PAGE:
Down Cons:

There’s no way around it, the big drawback to good down products is––Price. Down products require more complex baffle structures to keep the down from clumping or migrating. That gets expensive, not to mention those Euro-geese give up their down reluctantly. An 800+ fill-power sleeping bag will easily push the $400 mark. Same for a similar quality down jacket. Down also prefers to be lovingly cared for. It has to be washed with precision and will not suffer even mild abuse. Get it wet in the field and it’s not just worthless, it’s probably ruined. Now, let’s discuss this aspect in greater detail. There are certain knowns in the backcountry: Don’t cook in your tent, don’t stand on a mountain top in a lightning storm, and don’t get your down wet. I’ve sea kayaked thousands of miles with a down bag and it’s never been a problem. Once again, the advent of water-resistant down makes this aspect of down ownership less of a concern.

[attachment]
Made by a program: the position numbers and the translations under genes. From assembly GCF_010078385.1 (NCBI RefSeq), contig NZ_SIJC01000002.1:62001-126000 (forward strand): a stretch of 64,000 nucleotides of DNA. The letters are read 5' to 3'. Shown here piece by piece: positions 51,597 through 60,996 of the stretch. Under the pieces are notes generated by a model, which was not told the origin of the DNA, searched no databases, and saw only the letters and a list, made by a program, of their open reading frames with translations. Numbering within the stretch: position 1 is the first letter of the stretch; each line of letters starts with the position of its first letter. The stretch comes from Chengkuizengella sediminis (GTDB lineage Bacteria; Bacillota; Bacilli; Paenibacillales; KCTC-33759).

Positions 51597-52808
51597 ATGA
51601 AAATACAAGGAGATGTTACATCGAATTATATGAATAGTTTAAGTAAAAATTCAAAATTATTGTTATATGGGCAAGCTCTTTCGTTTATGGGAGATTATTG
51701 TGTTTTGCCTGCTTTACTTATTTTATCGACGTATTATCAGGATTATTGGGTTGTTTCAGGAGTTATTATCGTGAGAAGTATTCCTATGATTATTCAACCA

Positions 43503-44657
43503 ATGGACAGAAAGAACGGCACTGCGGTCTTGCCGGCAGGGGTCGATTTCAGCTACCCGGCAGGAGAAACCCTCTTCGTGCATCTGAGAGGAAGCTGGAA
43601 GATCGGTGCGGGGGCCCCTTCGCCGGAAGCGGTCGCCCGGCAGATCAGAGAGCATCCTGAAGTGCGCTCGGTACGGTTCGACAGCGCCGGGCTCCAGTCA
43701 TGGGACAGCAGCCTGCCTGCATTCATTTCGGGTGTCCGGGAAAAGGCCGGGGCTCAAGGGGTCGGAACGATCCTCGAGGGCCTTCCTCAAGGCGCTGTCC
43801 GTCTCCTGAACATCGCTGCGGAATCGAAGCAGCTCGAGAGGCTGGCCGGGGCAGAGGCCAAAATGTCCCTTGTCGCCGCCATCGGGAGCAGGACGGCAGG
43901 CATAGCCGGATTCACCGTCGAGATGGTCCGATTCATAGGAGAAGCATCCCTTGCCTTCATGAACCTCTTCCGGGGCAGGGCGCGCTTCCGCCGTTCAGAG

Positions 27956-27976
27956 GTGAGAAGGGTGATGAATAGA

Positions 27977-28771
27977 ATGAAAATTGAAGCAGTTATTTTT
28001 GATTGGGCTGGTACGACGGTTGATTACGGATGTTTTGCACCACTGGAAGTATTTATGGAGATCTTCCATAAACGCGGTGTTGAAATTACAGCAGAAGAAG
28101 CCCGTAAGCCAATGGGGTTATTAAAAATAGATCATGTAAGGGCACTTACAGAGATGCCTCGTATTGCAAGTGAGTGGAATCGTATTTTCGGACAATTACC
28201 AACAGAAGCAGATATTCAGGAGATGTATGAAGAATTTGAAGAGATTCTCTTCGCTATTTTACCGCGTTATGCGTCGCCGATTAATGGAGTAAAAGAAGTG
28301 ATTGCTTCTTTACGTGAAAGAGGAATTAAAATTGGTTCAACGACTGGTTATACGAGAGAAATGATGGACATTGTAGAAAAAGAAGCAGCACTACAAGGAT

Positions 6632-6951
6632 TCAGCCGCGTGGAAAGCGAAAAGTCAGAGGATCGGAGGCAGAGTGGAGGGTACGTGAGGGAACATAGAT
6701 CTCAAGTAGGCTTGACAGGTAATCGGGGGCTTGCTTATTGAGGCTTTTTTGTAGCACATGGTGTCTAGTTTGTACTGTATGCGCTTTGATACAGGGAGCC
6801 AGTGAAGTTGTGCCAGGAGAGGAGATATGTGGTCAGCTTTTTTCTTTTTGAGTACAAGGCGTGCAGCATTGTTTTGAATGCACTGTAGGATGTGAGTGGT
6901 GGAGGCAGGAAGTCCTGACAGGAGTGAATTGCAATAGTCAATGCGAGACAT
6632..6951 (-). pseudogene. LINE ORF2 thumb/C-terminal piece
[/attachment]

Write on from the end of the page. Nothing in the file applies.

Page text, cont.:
The verdict:

In years past, this conversation was an endless volley of points and counter points. Both fills had their merits and shortcomings. Water-resistant down has significantly tipped the scales, and now down appears to be the better bet. Many still cling to the notion that synthetic wins the price advantage, but I contend it doesn’t win the value award, and there is a difference between price and value. Because most water-resistant down products will outlive their synthetic counterparts by a factor of two, it becomes the smarter buy.

Am I ready to declare down the better fill? Yes, but with a couple qualifiers. If you can endure the higher entry price, find your desired product filled with water-resistant down, and give it the love and care it deserves, I see modern down being a better performer, and a superior value.

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Christophe Noel is a journalist from Prescott, Arizona. Born into a family of backcountry enthusiasts, Christophe grew up backpacking the mountains and deserts of the American West. An avid cyclist and bikepacker, he also has a passion for motorcycles, travel, food and overlanding.